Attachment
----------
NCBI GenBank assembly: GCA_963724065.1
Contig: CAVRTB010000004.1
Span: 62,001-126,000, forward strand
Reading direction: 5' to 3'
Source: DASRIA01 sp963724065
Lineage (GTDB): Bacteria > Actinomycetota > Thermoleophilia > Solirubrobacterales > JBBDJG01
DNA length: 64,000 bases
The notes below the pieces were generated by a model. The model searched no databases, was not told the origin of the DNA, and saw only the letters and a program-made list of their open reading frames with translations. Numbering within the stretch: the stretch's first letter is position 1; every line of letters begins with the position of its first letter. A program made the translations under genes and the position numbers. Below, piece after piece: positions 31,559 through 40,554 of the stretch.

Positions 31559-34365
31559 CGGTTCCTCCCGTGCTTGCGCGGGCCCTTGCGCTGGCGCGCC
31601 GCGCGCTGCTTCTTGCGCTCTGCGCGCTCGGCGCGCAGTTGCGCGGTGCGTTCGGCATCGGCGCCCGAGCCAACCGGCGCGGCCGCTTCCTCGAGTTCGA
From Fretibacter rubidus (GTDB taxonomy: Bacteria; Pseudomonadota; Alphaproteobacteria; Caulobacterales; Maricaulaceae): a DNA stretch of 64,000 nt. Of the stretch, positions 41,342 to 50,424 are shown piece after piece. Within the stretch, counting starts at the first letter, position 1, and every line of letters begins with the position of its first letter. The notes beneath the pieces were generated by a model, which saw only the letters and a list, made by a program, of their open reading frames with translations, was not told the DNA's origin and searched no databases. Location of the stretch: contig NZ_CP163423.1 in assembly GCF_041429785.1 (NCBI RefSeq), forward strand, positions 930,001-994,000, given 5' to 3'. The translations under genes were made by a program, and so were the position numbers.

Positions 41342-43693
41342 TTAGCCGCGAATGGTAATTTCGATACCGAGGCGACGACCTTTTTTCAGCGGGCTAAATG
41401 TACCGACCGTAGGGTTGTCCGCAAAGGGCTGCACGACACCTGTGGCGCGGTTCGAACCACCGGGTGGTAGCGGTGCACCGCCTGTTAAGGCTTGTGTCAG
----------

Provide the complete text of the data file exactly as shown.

NCBI GenBank assembly: GCA_963724065.1
Contig: CAVRTB010000004.1
Span: 62,001-126,000, forward strand
Reading direction: 5' to 3'
Source: DASRIA01 sp963724065
Lineage (GTDB): Bacteria > Actinomycetota > Thermoleophilia > Solirubrobacterales > JBBDJG01
DNA length: 64,000 bases
The notes below the pieces were generated by a model. The model searched no databases, was not told the origin of the DNA, and saw only the letters and a program-made list of their open reading frames with translations. Numbering within the stretch: the stretch's first letter is position 1; every line of letters begins with the position of its first letter. A program made the translations under genes and the position numbers. Below, piece after piece: positions 31,559 through 40,554 of the stretch.

Positions 31559-34365
31559 CGGTTCCTCCCGTGCTTGCGCGGGCCCTTGCGCTGGCGCGCC
31601 GCGCGCTGCTTCTTGCGCTCTGCGCGCTCGGCGCGCAGTTGCGCGGTGCGTTCGGCATCGGCGCCCGAGCCAACCGGCGCGGCCGCTTCCTCGAGTTCGA
From Fretibacter rubidus (GTDB taxonomy: Bacteria; Pseudomonadota; Alphaproteobacteria; Caulobacterales; Maricaulaceae): a DNA stretch of 64,000 nt. Of the stretch, positions 41,342 to 50,424 are shown piece after piece. Within the stretch, counting starts at the first letter, position 1, and every line of letters begins with the position of its first letter. The notes beneath the pieces were generated by a model, which saw only the letters and a list, made by a program, of their open reading frames with translations, was not told the DNA's origin and searched no databases. Location of the stretch: contig NZ_CP163423.1 in assembly GCF_041429785.1 (NCBI RefSeq), forward strand, positions 930,001-994,000, given 5' to 3'. The translations under genes were made by a program, and so were the position numbers.

Positions 41342-43693
41342 TTAGCCGCGAATGGTAATTTCGATACCGAGGCGACGACCTTTTTTCAGCGGGCTAAATG
41401 TACCGACCGTAGGGTTGTCCGCAAAGGGCTGCACGACACCTGTGGCGCGGTTCGAACCACCGGGTGGTAGCGGTGCACCGCCTGTTAAGGCTTGTGTCAG